“Quite honestly, we were wrong. We underestimated the passion the consumer had for this. We missed it. We shouldn’t have taken it away. We’re bringing it back.”
These are Keurig CEO Brian Kelley’s words to market analysts last week, when he admitted it was a mistake to discontinue the “My K-Cup,” thereby preventing consumers from having a wider range of coffee options.
Unfortunately the coffee machine manufacturer learned its lesson the hard way by not listening to the Voice of the Customer. Sales of Keurig machines and accessories dropped by 23 percent last quarter, resulting in a 10 percent fall in stock price. Now that the company has announced its plans to begin selling the product again, it still might be too late to win back a significant portion of their customer base.
This crisis could have been easily averted if Keurig had conducted a sentiment analysis on customer feedback. Data from social media, surveys, review sites, inbound emails, the call center and many other sources would have likely produced a spike in negative sentiment about the discontinuation of the My K-Cup product. Armed with these insights, the Keurig product team would have been able to address the issue sooner, resulting in a less severe loss of sales. Better yet, an early sentiment analysis would have likely revealed a positive sentiment about the My K-Cup product, and Keurig would not have decided to discontinue it. In this scenario, the situation would have been avoided entirely.
This implications of this blunder extend far beyond a quarter’s revenue loss and sinking stock price. The brand’s reputation is now damaged, as consumers see the discontinuation of the My K-Cup product as a way of forcing them to buy the more expensive alternative. When Keurig’s Facebook page exploded with negative comments, the company explained that using the My K-Cup with the new brewing technology represented a “safety concern” for consumers. Of course this explanation was not well-received and the brand damage seems irreversible at this point.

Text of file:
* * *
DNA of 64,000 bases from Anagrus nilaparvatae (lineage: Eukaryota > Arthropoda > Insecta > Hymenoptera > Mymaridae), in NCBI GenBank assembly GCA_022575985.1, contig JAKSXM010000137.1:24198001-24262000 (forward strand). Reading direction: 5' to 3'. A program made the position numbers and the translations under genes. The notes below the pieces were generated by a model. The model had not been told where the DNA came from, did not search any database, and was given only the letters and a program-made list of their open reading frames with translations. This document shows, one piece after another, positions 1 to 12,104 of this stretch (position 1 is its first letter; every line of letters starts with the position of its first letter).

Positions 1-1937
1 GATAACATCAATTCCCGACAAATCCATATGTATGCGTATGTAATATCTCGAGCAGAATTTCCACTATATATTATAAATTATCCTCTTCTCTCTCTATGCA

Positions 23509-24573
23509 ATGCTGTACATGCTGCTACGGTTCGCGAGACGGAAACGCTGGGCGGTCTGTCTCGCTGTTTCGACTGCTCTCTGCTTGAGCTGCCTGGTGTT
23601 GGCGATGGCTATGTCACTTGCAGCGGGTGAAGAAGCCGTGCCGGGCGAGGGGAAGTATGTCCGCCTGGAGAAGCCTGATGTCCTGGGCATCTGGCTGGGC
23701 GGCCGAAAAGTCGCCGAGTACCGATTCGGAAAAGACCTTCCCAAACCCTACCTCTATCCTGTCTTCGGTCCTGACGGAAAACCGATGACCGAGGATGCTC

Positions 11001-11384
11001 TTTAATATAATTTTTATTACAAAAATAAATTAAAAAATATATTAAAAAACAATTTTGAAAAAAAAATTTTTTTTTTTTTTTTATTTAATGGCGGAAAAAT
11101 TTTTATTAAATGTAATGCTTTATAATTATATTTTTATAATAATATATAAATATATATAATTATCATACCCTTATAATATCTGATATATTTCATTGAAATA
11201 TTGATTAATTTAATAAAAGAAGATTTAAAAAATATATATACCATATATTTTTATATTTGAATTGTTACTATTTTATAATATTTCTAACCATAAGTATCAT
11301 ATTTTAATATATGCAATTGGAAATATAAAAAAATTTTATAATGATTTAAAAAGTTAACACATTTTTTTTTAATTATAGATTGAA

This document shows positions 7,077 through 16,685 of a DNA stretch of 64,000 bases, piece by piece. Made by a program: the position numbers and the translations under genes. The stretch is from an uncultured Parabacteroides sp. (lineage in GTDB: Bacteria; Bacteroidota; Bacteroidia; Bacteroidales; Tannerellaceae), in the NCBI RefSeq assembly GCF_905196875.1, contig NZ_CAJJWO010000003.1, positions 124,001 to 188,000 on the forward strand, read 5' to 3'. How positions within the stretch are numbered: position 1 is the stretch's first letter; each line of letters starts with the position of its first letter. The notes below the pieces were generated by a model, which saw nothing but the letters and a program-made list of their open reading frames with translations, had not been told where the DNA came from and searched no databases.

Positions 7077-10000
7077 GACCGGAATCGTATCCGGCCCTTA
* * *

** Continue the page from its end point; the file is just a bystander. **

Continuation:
One of our clients in the small appliance manufacturing industry listens to customer feedback across a variety of channels (particularly social media) to inform product decisions. They even use this data to help determine what products to acquire. About 18 months ago, this business was strongly considering purchasing a seemingly popular and very trendy kitchen appliance. But after conducting a sentiment analysis with the Clarabridge platform, the company decided against making the purchase, as customer sentiment for that item was declining. Potential disaster averted.
We all cringe when we see a massive customer experience gaffe like Keurig’s and hope it never happens within our organization. But by always listening carefully to all sources of customer feedback, we can greatly reduce the risk of an un-informed product decision, and drink our morning coffee more peacefully.